ISBN 978 1 927305 03 4 $29.99 Hb

Reviewed by Lorraine Orman

Friday, July 10, 2015

Exciting new debut author - Sam Blood

Shadows by Sam Blood (Blood Books)

I first met Sam Blood when he was around 11 years old. At the time I was organising a weekend workshop with internationally famous children’s author John Marsden in Auckland.  The workshop was for adults but we received an enquiry from Sam’s mother, asking if Sam could join the workshop. It was apparent that Sam was passionate about writing. He had started writing his novel at nine years and had been honing it ever since. We let him join the adult workshop. John Marsden took a shine to Sam and they communicated for a while afterwards.  

Sam  rewrote his novel every year for fourteen years. Along the way he sought advice from John Marsden, Brian Falkner, and other well known writers. Friends and family gave him feedback and typed his manuscript and he never gave up on his dream to have his novel published one day. In 2014 he met a successful self-published author at Armageddon who gave him another option. Why not publish it himself instead of sending it to a traditional publisher. It all made sense to Sam and he published 'Shadows' in June 2015.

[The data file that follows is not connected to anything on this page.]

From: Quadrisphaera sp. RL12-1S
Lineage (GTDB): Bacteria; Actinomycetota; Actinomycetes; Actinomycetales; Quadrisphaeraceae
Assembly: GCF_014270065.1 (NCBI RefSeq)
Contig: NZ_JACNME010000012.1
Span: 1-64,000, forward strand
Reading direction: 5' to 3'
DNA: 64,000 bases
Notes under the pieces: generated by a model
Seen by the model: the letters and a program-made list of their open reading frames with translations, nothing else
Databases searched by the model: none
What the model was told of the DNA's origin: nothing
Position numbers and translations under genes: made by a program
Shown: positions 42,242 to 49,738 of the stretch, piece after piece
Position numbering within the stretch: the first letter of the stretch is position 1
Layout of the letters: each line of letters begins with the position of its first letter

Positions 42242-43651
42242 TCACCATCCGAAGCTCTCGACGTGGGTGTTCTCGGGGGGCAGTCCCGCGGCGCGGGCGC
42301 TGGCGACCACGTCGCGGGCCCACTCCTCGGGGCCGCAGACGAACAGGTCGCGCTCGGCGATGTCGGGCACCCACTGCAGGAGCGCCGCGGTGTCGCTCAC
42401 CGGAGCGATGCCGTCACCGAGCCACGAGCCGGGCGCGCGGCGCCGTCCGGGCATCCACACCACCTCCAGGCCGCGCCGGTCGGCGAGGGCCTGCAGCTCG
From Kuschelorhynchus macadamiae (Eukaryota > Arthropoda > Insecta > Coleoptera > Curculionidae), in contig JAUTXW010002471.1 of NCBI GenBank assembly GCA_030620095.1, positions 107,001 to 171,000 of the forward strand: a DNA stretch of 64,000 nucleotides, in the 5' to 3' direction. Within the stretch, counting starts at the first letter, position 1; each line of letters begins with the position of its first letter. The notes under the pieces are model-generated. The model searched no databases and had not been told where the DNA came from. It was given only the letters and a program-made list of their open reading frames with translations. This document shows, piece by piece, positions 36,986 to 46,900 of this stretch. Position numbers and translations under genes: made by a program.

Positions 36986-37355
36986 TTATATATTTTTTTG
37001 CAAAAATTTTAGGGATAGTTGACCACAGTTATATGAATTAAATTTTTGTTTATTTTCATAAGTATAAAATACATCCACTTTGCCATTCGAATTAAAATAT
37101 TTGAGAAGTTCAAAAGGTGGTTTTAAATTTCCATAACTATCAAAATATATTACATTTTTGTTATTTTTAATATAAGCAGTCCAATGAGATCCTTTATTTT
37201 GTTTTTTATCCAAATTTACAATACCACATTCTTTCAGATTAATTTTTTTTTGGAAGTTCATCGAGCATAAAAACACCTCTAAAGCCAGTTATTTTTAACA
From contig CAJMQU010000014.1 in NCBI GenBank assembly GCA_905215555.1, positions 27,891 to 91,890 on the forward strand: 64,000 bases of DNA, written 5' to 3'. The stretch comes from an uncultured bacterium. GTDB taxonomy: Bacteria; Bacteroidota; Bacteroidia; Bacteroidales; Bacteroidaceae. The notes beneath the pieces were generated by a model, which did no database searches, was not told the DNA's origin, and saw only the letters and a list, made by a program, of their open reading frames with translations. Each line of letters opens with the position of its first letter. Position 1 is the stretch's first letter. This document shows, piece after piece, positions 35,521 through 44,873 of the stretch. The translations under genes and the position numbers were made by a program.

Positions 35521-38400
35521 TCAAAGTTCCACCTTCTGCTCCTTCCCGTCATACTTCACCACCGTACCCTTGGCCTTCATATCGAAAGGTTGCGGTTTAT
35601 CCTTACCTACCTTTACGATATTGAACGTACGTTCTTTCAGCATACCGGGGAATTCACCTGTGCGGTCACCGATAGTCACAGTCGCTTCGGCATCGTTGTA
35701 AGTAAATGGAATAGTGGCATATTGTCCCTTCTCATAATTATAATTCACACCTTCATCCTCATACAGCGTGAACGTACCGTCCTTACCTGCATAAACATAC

Shadows is book one in the Shadows Series. The prologue starts with Griffin a six-year-old boy being kissed goodnight by his Scientist mother before she goes downstairs to the laboratory to begin work. We’re also introduced to Cirrus his shadow friend. We soon find out that Cirrus is not a childhood imaginary friend but a real shadow that saves his life. Chapter One takes us forward ten years when the main character is in his last two years of school. His brother is now running his late Mother’s company Cameron Technologies. Griffin has been in and out of counselling for telling the truth – a truth that no one wants to believe. He’s lonely, misunderstood, and mixed-up. Did he really see two shadows fight over him when he was younger? Did his shadow friend save him? Who was the other shadow and why did he kill his mother and try to kill him?  Find out what happens when Griffin crosses over to a parallel world and discovers that everything he has been told has been a lie.

It’s a riveting read … one that 12-18 year olds will enjoy. The characters are fully realised, the action exciting and the language tight. There's twists and turns in the plot that will have you on the edge of your seat, and Sam hasn't been afraid to take risks with his characters. This coming of age story is a must read.

"I read his manuscript and was very impressed at his writing ability at such a young age. I thought then, and still think now, that if he continues to develop, he has a very rewarding career in front of him as an author. I look forward to seeing him up on stage at the Book Awards one day in the future!”
 Brian Falkner (author of 'Brain Jack', 'Tomorrow Code' and many other international best sellers)

Available from all good book stores or buy direct or Amazon.

E-book $3.00
Paperbook US$14.20
ISBN: 9780473326272

Reviewed by Maria Gill